After three years of unfluoridated waters, the Amherst County Service Authority board decided Tuesday to resume fluoridation at its water filtration plant in Madison Heights.
The service authority ceased fluoridation at its Madison Heights water filtration plant in March 2011. The Amherst County Service Authority board voted not to resume the practice in December 2013.
The authority had fluoridated its waters at a concentration of 0.8 to 1.4 milligrams per liter, or parts per million, with a target of 0.9 ppm.
According to Public Utilities Director Dan French, the decision to cease fluoridation was slated to be a temporary measure following equipment relocation during plant upgrades. French previously had said fluoridation would be interrupted for a four- to six-week time period.
The practice never resumed in the face of conflicting opinions on what the level of fluoridation should be.
A January 2011 joint news release from the Department of Health and Human Services and Environmental Protection Agency suggested a fluoridation target of 0.7 milligrams per liter, an amount lower than the authority’s target concentration of 0.9 ppm.
French approached the board for further guidance after receiving an October 2013 letter from the Virginia Department of Health encouraging the resumption of the practice.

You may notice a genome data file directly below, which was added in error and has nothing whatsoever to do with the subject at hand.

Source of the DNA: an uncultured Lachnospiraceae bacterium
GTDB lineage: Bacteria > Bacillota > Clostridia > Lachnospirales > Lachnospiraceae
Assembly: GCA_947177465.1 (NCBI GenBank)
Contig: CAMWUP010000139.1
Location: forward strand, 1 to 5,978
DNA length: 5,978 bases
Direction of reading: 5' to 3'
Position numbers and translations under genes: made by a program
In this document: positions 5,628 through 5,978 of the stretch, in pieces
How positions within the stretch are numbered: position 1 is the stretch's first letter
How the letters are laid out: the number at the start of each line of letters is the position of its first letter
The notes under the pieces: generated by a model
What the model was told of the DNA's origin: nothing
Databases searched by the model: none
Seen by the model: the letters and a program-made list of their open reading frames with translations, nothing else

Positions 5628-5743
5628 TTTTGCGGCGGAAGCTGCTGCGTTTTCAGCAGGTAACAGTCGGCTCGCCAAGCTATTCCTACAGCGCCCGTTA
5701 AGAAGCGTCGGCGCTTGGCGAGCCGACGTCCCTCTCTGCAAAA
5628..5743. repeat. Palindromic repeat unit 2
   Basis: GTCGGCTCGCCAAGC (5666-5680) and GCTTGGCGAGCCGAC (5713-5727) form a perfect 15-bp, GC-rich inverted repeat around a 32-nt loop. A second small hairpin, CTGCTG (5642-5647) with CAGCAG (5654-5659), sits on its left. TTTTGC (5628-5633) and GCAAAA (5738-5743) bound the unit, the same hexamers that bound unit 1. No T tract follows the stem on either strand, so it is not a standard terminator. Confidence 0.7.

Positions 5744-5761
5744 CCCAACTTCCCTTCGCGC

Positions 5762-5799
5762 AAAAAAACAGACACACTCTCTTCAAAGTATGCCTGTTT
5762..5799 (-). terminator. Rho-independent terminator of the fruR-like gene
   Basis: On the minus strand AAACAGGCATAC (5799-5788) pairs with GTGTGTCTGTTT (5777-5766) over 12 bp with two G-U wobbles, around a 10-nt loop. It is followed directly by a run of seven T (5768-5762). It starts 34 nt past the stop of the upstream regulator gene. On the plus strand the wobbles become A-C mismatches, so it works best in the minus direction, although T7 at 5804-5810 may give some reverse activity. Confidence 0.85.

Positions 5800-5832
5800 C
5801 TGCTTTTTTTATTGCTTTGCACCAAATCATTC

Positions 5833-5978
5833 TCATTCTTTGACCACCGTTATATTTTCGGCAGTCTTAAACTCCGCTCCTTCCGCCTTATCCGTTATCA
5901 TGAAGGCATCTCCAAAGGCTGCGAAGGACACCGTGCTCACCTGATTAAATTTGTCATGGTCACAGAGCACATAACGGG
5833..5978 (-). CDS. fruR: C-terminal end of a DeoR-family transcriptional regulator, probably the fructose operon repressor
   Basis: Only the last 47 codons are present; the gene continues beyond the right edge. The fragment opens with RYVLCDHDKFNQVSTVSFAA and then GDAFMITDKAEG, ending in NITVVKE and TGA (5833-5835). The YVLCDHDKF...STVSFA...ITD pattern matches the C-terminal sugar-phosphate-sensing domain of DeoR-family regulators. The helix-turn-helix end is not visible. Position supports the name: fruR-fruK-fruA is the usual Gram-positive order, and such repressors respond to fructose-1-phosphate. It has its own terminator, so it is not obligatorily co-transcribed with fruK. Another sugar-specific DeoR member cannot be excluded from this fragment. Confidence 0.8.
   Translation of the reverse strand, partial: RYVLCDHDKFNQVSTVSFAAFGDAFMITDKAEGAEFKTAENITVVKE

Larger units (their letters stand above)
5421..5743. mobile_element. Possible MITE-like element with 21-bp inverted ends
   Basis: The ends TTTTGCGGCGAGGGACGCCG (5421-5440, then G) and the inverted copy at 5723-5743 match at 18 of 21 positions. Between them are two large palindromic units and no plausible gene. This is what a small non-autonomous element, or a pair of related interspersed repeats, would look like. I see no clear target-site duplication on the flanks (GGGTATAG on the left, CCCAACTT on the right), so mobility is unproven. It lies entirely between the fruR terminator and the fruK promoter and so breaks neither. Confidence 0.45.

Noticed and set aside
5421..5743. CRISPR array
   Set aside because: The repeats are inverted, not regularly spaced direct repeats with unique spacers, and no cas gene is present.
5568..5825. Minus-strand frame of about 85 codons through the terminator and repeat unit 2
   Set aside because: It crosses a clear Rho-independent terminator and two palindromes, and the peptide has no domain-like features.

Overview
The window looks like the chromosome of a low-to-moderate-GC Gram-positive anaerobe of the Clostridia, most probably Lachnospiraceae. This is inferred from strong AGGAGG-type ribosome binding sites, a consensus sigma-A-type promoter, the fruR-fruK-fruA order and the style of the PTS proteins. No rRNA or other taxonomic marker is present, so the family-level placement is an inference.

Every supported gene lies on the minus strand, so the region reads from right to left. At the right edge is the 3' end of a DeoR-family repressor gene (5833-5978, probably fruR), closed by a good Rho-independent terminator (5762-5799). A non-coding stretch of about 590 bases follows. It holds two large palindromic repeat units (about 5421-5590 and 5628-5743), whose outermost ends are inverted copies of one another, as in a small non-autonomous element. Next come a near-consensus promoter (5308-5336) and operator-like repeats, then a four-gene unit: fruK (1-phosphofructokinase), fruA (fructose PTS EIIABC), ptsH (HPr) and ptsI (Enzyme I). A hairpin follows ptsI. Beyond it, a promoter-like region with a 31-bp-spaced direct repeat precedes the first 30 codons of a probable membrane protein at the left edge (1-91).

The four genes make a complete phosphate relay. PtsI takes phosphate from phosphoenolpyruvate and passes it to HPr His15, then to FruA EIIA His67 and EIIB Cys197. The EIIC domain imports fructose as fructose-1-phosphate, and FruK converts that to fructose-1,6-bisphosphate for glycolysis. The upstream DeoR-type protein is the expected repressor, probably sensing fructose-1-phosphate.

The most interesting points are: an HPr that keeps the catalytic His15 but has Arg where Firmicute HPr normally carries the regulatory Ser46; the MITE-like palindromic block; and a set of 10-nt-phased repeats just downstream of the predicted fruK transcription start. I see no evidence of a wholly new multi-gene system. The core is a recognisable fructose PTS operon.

“My main concern is that we ceased it and the board didn’t know about it. And I was kind of embarrassed,” board member Claudia Tucker said.
The board should have been informed of the decision, French said.
“And I apologize to you for not having brought that to your attention,” he added. “But I did what I thought was best at the time based on the information that was available to me, and if I did wrong, you have my apology.”
French insisted the authority will comply with the board’s wishes, but there needs to be a control range.
“With the absence of a control range the fluctuating chemistry and biological conditions of the source waters will cause you to deviate from the target,” French said.
Board member Robert Curd asked if the authority still would be fluoridating if it were not for construction at the water filtration plant.
“All of a sudden we’re arguing, let’s not put it back in because we don’t have a range, but yet if wasn’t for construction, we would be doing it,” Curd said.
Earlier in the meeting, French noted a reason for agencies such as the EPA and the Department of Health and Human Services not establishing a control range could be because of a 2012 study by researchers from Harvard University that suggested children in heavily flouridated areas had lower IQs than children who lived in areas with low levels.
“I’d really feel far more on firm ground if all these agencies stepped up and all said the same thing, and they all said ‘you should be using this control range,’” French said.
David Pugh noted concerns held by some researchers, such as fluorosis, the overconsumption of fluoride resulting in pitting and discoloration of teeth.
“In regards to fluoridation, it seems as if the science is largely unsettled. It’s changing, in my opinion, with possible negative side effects,” Pugh said.
Curd made a motion that the authority resume fluoridation of the water supply at a control range between 0.8 to 1.4 ppm with a target of 0.9 ppm.
The motion passed 4-1 with Pugh opposing.